The man doesn’t know diplomacy or tact, he only speaks the truth. He has made many enemies. But the threats to his life don’t impress him one bit. So there he goes throwing all caution to the wind, moving around in his silver Mercedes convertible with the top removed as the police mobile behind him struggles to keep up with his car, which in turn is trying to lose it in the traffic.
Ardeshir Cowasjee does what he feels like doing and says whatever may be on his mind… whether you like it or not is another matter altogether. Admonished by this scribe for walking into the Dawn office in cotton shorts, he would only ignore the matter promising to be more decently dressed the next time.
And dressed the same way the next time, he would try sneaking in quietly. No one wonder he was banned from the golf club when he failed to follow the rule of wearing shorts that are at least lower than knee-length when sitting down.
Still the naughty but lovable Mr C would rarely refuse a lady any favour. Guys of course are treated differently and kept at bay with his walking stick. He quickly complies when approached by them for autographs but a guy requesting him to write something in his little book is given a nice little story about a broken finger coming in the way of his writing anything. But that is as far as the untruths go.
The weekly columns, which graced the Friday (when it was a weekend holiday) and Sunday pages of Dawn from 1988 to 2011 are evidence of this. While for most it was a treat to open the Op-ed page on weekend mornings for some at the receiving end of his exposés they simply spelled doom with gloom in tow, leaving them hungry for his blood. For the leader page staff the trials began after the second half of every Wednesday when the writer handed in his column. Everything had to be gone over with a fine-toothed comb to avoid the possibility of facing a lawsuit later for Cowasjee, in his quest to take the wrongdoers to task, named names and pointed fingers.
This newspaper was the best choice for the whistleblower’s columns as the paper after all was founded by the Quaid-i-Azam Mohammad Ali Jinnah for whom Cowasjee carries the utmost respect. On his visits to Dawn he shared many a story about Jinnah, especially his interaction with his father and the Haroons during the newspaper’s early years. The columns, too, carried much about Jinnah and how he really envisioned Pakistan.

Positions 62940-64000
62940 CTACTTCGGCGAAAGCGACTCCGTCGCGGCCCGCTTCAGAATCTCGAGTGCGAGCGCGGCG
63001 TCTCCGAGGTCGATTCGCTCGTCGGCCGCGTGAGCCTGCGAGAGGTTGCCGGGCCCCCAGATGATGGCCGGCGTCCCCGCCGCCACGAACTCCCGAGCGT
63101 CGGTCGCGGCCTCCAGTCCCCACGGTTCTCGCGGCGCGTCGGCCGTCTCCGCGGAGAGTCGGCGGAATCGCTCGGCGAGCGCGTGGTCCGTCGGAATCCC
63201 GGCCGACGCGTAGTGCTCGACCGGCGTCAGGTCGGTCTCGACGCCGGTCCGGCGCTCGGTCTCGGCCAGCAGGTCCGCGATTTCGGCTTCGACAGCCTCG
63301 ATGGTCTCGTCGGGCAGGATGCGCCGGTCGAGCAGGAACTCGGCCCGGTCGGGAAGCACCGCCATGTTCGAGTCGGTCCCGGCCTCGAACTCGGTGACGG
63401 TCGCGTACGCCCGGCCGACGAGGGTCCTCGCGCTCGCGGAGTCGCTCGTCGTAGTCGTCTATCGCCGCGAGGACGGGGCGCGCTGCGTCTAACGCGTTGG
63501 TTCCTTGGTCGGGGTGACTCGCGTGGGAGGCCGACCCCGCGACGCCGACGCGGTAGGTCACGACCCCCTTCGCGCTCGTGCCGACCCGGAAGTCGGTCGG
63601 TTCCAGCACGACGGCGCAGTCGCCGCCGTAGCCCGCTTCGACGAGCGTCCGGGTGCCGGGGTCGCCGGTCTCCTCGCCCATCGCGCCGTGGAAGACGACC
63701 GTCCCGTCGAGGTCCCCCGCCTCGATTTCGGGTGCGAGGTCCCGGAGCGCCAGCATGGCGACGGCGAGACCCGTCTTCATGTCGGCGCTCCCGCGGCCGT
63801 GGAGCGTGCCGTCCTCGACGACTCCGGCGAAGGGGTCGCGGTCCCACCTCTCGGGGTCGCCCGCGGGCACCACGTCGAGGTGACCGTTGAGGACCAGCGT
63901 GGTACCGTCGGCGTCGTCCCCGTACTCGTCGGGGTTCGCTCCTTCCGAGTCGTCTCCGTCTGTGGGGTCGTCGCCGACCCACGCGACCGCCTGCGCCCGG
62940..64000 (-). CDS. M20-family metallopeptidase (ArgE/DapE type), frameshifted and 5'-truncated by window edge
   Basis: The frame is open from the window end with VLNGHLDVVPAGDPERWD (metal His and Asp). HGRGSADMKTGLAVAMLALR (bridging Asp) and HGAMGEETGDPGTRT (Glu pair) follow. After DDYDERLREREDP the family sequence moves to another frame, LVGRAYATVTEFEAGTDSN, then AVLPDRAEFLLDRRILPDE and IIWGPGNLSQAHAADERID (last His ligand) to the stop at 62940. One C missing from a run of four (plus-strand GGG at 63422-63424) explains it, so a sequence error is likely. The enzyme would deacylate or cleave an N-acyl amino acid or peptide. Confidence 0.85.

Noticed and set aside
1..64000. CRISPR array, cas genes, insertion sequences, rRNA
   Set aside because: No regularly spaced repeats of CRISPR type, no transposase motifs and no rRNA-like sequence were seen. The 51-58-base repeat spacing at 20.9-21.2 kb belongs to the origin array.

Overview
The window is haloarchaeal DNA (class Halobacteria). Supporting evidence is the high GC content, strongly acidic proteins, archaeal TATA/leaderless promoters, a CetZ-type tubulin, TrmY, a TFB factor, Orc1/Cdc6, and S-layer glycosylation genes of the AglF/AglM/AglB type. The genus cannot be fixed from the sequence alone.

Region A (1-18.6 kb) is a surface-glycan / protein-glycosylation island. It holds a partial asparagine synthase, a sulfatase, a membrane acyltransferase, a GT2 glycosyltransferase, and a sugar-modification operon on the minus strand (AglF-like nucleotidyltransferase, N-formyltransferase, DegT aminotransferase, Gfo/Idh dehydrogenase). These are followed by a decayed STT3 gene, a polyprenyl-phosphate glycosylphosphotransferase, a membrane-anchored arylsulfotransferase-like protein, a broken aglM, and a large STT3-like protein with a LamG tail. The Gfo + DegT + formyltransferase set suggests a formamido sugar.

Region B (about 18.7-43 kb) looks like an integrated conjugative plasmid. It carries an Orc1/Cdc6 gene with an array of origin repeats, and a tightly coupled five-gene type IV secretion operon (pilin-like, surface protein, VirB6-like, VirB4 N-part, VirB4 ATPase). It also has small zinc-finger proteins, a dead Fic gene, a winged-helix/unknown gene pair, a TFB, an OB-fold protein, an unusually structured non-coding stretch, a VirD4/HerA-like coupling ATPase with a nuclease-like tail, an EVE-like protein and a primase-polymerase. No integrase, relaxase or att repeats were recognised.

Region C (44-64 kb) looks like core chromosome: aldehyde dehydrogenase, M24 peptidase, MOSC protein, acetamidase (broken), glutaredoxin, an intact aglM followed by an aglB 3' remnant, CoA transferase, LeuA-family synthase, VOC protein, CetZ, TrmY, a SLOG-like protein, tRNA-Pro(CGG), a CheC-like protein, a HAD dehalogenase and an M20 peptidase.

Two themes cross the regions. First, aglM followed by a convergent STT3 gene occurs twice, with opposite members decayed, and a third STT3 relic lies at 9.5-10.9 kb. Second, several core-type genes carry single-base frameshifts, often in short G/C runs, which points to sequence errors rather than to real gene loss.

Born on April 13, 1926, into a shipping family, Ardeshir, too, after completing his education from the Bai Virbaiji Soparivala Parsi High School and DJ Sindh Govt Science College, joined the family business. In 1953, he married a young doctor Nancy Dinshaw. The couple had two children, a girl Ava and boy Rustom. Cowasjee’s daughter lives with him in the adjoining house at Bath Island and works in the family business and his son is an architect in the US. Nancy passed away in 1992.
Although the family’s shipping company, the East and West Steamship Company, was nationalised by the government of Zulfikar Ali Bhutto in 1974, there are other business owned by the family. Besides this the Cowasjees are known for their philanthropy work. The Cowasjee Foundation has been responsible for providing funding for the higher education of many Pakistani students. One of The Citizens Foundation’s biggest campuses is the Cowasjee Campus in Lyari. Many of Karachi’s hospitals such as the Lady Dufferin Hospital, Sindh Institute of Urology and Transplantation and the National Institute of Cardiovascular Diseases are some of the beneficiaries of the foundation.
However, the shipping business was the one closest to Cowasjee’s heart as he enjoyed running his ships. Bhutto’s appointing him as the managing director of the Pakistan Tourism Development Corporation was no consolation and he couldn’t continue with the job for long. The next big post that came his way was chairman of the Port Qasim Authority, which didn’t work out either. Then in 1976, Bhutto sent him to the Karachi Central Prison where he was confined for 72 days. Cowasjee isn’t sure what got him to deserve that but those who know him well think that it was the prime minister’s reaction to some remark he had made about him. Having hit rock bottom and risen back to great heights Cowasjee knows about many things and the workings of many people.
Any wrongdoing including human rights violations, animal rights issues or encroachments in Karachi, was swiftly questioned and challenged by him. The few articles and letters to the editor which he wrote in Dawn earned him a regular column in the paper. His very first regular column, on Nov 11, 1988, was about press freedom and the very last one was, on Dec 25, Jinnah’s birthday and Christmas.
“I am 86 now, too old to pen weekly columns. Besides what’s there to write about with the same old politics and same old politicians. Do you really believe that they will go away? I am bored writing about them again and again,” he says during our meeting at his place last week.
The dogs, Jack Russel Terriers, Billie and her children Captain and Lulu were there to welcome me, Captain bringing me one of his favourite stuffed toys to play with as I waited for Mr C to come. The Australian cockatoo Ben wasn’t keeping very well and chose to stay upstairs and Tobey, the cat, I was saddened to know was no more. Mr C, too, recuperating after a femur fracture, wasn’t his usual self and seemed extra quiet and lost in thought. There were long pauses in conversations.
Only when a young barrister friend came by to share with him his success in court about saving an amenity plot reserved for a children’s playground from the Karachi Building Control Authority which intended constructing an office block on it, did he suddenly snap out of it to inquire about their other pending cases against various government departments and the land mafia. He will be okay… just fine, I thought before taking my leave.